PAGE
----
US interest in the oil and gas reserves of Central Asia is both economic and strategic. Part of the "Great Game" played for a century in the area between Britain and Russia was not just to gain control of these huge resources for oneself, but also to deny them to others. America's world dominance is based in large part on its hegemonic influence over the world oil economy. As noted below, an NSC official told Congress in 1997 that US policy in Central Asia was "to in essence break Russia's monopoly control over the transportation of oil [and gas] from that region, and frankly, to promote Western energy security through diversification of supply" (quoted in Rashid, Taliban, 174).
Farkhod T. Olipov – Foreign Policy Orientations - 2006
Zbigniew Brzezinski, for instance, in his brilliant book, wrote: “Access to that resource (natural gas and oil) and sharing in its potential wealth represent objectives that stir national ambitions, motivate corporate interests, rekindle historical claims, revive imperial aspirations and fuel international rivalries . . . The geostrategic implications for America are clear: America is too distant to be dominant in this part of Eurasia not to be engaged. Russia is too weak to dominate the area but too close and too strong to be excluded.”
Many began to use the term “diversification” to explain the process of the inevitable multiplication of directions for the transportation of oil, gas and other resources of Central Asia to world markets. But this term is applied not only with respect to the transportation of the mineral resources of the Caspian region through Afghanistan to world markets but also to indicate the foreign policy orientations of all five Central Asian countries. Thus, diversification or pluralization (the term applied by Brzezinski) is twofold: economic and geopolitical.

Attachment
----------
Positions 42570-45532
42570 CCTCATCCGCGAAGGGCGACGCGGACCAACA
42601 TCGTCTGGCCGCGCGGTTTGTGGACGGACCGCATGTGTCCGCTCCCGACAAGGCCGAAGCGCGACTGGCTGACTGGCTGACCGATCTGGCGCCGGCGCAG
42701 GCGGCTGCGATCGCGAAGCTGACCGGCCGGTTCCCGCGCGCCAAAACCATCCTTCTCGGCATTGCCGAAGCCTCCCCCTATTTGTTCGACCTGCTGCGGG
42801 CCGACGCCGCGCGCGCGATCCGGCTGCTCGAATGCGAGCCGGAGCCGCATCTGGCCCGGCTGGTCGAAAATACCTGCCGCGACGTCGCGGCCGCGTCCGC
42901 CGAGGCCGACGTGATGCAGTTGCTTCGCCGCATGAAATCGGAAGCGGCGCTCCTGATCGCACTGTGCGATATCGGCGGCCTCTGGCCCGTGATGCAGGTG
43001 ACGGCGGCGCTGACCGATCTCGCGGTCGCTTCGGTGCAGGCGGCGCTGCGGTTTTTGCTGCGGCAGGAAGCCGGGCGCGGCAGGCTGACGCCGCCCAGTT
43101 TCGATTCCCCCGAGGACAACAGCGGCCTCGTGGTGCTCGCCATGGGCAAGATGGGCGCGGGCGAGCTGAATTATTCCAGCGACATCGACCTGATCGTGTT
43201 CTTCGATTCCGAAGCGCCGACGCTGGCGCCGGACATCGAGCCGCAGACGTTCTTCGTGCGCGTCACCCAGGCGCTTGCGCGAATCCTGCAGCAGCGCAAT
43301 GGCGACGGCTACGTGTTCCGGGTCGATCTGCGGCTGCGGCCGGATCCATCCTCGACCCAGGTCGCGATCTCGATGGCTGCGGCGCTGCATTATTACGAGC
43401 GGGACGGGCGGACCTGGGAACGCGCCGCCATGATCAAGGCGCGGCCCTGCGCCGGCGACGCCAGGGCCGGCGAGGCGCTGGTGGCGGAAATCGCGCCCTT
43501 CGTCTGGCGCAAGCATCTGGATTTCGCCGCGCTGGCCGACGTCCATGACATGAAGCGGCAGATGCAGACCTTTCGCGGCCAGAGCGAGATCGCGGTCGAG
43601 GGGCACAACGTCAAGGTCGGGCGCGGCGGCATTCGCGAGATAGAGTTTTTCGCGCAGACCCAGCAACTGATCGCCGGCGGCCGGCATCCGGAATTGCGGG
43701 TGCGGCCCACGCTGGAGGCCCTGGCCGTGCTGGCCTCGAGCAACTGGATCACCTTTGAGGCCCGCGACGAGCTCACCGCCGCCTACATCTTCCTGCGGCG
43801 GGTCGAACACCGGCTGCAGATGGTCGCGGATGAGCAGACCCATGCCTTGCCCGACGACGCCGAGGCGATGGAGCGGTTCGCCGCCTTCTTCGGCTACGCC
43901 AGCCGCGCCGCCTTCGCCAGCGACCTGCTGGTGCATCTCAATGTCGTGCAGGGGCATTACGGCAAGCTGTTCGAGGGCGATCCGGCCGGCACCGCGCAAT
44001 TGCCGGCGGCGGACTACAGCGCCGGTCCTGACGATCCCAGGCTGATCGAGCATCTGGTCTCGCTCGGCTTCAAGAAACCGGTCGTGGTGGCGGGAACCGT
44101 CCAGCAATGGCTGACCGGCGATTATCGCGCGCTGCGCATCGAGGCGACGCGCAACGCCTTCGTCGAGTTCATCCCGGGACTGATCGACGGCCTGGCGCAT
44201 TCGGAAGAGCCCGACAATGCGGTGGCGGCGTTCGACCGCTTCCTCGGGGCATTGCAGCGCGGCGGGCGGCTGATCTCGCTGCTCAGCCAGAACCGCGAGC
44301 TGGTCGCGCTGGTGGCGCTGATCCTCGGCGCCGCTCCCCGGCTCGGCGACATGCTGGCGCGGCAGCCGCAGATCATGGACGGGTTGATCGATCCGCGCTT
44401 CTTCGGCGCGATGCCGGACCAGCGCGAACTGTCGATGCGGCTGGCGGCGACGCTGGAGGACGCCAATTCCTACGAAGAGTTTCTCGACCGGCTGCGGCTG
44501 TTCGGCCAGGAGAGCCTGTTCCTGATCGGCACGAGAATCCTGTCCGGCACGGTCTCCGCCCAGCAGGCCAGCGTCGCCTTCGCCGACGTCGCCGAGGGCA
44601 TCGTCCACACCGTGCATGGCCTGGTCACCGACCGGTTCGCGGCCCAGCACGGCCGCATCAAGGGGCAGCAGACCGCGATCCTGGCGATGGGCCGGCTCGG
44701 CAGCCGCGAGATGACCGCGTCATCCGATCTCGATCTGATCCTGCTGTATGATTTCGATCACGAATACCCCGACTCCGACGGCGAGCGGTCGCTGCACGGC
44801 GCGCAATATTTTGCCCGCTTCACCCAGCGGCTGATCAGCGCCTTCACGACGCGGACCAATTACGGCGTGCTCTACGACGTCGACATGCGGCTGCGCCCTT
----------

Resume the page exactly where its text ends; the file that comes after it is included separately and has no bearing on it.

John Foster – Toronto Star – August 20, 2009
A glance at a map and a little knowledge of the region suggest that the real reasons for Western military involvement may be largely hidden. Afghanistan is adjacent to Middle Eastern countries that are rich in oil and natural gas. And though Afghanistan may have little petroleum itself, it borders both Iran and Turkmenistan, countries with the second and third largest natural gas reserves in the world. (Russia is first.)
Turkmenistan is the country nobody talks about. Its huge reserves of natural gas can only get to market through pipelines. Until 1991, it was part of the Soviet Union and its gas flowed only north through Soviet pipelines. Now, the Russians plan a new pipeline north. The Chinese are building a new pipeline east. The U.S. is pushing for "multiple oil and gas export routes." High-level Russian, Chinese and American delegations visit Turkmenistan frequently to discuss energy. The U.S. even has a special envoy for Eurasian energy diplomacy.
Rivalry for pipeline routes and energy resources reflects competition for power and control in the region. Pipelines are important today in the same way that railway building was important in the 19th century. They connect trading partners and influence the regional balance of power. Afghanistan is a strategic piece of real estate in the geopolitical struggle for power and dominance in the region.
Roman Muzalevski – Central Asia Caucasus Institute 6/2009:
Russia is especially interested in vying for Afghanistan as a transit and destination point for Caspian and Central Asian energy resources and as a strategic outlet to the Indian Ocean. Russia’s revitalized focus on Afghanistan is primarily driven by energy-related considerations and an understanding of a potential strategic loss of Afghanistan and Central Asia. But Russia will have to compete with the development agenda increasingly set by China and the U.S.